“Which of us is crazy?” I ask myself every morning as I walk my kids to their school and kindergarten in Jerusalem.
I am pushing a buggy, carrying my laptop over my shoulder and sometimes also a child’s violin or sports bag. They are snarled up in traffic all the way up narrow Ein Gedi Street.
We walk past scores of stationary cars belching exhaust, with edgy drivers tapping on their steering wheels, checking phones or staring lugubriously at the logjam ahead. Who is nuts here? Me for choosing a 20 minute walk to school carrying all this stuff, or them for sitting still for 20 minutes in a gas spewing, $30,000 hunk of metal?
We haven’t owned a car since moving back to Jerusalem a decade ago. First it was about saving money, then it was an environmental thing and now it simply seems mad to have one.
I walk almost everywhere – even to the center of Jerusalem, since the beautiful jogging and cycle path along the old train tracks was opened. Supermarkets deliver to your door and we do more and more shopping online; we can take taxis whenever needed and still save thousands of shekels a month on gas, road tax, insurance, traffic tickets and repairs and I feel fitter and less tense than when I used to drive a car in England.
Sometimes people look at you like not having a car is on a par with living without running water, electricity or underarm deodorant; in fact it’s surprisingly doable.
I do not mean to suggest, heaven forbid, that anyone who drives a car is clinically insane. I realize that most of you who drive feel that there is no rational option not to and probably most people really don’t have a choice. Lousy public transportation and the way our cities and suburbs are designed make owning a car a virtual necessity. Things didn’t get or stay this way by accident. You don’t have to be a paranoid conspiracy nut to realize that with multi-trillion dollar industries at stake there are powerful interests involved in keeping things just how they are. (See for example and also.)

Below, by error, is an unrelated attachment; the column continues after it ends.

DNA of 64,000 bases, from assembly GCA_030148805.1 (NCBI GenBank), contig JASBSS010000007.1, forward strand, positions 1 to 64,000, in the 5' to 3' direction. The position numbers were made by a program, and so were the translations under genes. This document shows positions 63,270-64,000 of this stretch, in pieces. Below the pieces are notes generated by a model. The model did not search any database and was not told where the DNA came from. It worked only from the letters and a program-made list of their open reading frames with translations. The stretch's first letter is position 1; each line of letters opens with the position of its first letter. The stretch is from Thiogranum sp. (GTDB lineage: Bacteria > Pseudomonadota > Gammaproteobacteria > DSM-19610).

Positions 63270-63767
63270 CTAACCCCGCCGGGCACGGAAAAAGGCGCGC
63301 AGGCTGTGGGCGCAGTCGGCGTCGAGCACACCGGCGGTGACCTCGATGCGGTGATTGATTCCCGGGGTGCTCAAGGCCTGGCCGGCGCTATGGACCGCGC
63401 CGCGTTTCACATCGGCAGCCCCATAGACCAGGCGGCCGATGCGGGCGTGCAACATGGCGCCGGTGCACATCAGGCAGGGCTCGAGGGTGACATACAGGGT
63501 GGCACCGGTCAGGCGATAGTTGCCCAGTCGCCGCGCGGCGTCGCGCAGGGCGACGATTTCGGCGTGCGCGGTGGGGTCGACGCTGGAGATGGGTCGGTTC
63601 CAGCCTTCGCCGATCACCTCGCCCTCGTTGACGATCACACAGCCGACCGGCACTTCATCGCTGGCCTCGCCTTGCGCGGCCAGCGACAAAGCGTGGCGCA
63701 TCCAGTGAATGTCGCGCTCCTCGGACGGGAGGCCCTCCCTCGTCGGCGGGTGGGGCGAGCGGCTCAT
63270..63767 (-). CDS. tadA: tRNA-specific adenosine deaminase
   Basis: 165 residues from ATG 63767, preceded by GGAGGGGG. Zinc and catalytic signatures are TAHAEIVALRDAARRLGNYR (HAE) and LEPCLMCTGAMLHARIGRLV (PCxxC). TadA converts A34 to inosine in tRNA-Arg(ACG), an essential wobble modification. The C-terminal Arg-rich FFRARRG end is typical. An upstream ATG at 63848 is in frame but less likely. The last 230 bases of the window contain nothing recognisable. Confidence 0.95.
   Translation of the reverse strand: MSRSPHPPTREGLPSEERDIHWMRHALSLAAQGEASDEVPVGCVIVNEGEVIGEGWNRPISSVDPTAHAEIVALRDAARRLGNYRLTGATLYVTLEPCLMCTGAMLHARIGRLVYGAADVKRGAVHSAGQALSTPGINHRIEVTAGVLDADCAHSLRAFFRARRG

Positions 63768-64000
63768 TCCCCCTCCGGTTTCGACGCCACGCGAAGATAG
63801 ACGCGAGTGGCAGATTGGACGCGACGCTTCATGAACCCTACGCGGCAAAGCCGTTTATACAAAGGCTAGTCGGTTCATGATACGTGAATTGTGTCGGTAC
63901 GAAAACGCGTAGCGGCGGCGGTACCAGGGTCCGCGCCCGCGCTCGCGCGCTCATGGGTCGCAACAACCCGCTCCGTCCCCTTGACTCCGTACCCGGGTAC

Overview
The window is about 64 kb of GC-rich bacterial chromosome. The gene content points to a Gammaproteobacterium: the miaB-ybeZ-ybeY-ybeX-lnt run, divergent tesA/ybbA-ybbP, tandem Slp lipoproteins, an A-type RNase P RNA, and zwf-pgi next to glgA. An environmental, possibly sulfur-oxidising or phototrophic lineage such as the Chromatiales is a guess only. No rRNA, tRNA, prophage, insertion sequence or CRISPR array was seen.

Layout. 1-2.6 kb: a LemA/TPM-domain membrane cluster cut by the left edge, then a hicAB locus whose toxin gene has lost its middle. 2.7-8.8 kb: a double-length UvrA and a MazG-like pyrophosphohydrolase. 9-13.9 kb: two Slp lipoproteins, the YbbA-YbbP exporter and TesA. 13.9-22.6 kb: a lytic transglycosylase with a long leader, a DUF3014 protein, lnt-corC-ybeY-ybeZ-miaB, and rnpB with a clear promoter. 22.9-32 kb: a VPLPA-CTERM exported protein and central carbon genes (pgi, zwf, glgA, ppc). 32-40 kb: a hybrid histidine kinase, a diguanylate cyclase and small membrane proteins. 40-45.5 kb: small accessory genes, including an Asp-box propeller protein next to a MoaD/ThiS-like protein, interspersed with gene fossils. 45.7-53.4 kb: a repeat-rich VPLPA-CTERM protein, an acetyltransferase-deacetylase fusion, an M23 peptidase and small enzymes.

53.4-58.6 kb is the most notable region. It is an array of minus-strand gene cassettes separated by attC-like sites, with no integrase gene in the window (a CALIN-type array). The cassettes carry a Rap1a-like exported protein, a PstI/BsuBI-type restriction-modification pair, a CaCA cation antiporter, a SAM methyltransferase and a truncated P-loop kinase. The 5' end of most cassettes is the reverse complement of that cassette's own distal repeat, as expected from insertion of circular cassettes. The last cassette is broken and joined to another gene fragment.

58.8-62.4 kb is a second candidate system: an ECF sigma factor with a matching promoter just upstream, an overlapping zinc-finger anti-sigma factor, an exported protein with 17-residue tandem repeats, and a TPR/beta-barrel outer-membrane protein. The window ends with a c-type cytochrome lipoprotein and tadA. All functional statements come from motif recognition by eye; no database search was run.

I do mean though, that we are systemically, civilizationally crazy. Think about it: in almost a century since the mass commercialization of the motor vehicle we have invented computers, the internet and smartphones, landed men on the moon, sent space probes to Mars, invented penicillin and created tiny camera pills that take pictures of your insides.
Yet the basic technology of personal transportation, the petroleum-powered internal combustion engine-driven car has remained, (with a few tweaks and refinements), essentially the same: you sit encased in 1-2 tons of steel or aluminium and burn petrol, 90-95% of which is dissipated either in thermal energy or in moving the mass of the car, and only 5-10% is actually used for transporting you.
For God’s sake, human race, is this really the best we can come up with?
And if all that’s not bad enough, this ingenious way of getting us around clogs up cities, emits pollutants that cause lethal childhood asthma and lung cancer, and according to most scientists contributes to dangerous climate change. Moreover, it kills or cripples millions of people every year through accidents, wiping out whole families in an instant of inattention.
Oh yes, and cars put hundreds of billions of dollars every year in the pockets of some of the most hateful, corrupt and oppressive regimes on the planet, including one that frequently reaffirms its intention to wipe the State of Israel off the face of the earth and is vigorously pursuing the means to do so.
If you can live without a car, I urge you to try it. If you are in the North of Israel, the suburbs of Tel Aviv or the English country side, you probably can’t. If you’re in the South West of the United States, forget about it. But if you’re not too far from the center of Jerusalem, New York, Chicago, or most major Western European cities, then there’s a decent chance that you can.
There are occasional inconveniences, but on the whole, you’ll be happier, healthier, richer and safer. You will no longer be bank-rolling people who want us dead, and you’ll greatly reduce your chances of killing or being killing as you go about your daily routine.
And when we collectively figure out a cleaner, saner way of moving from A to B, you’ll have the small satisfaction of knowing that you stopped being part of the problem early and became a little piece of a smarter, more humane future.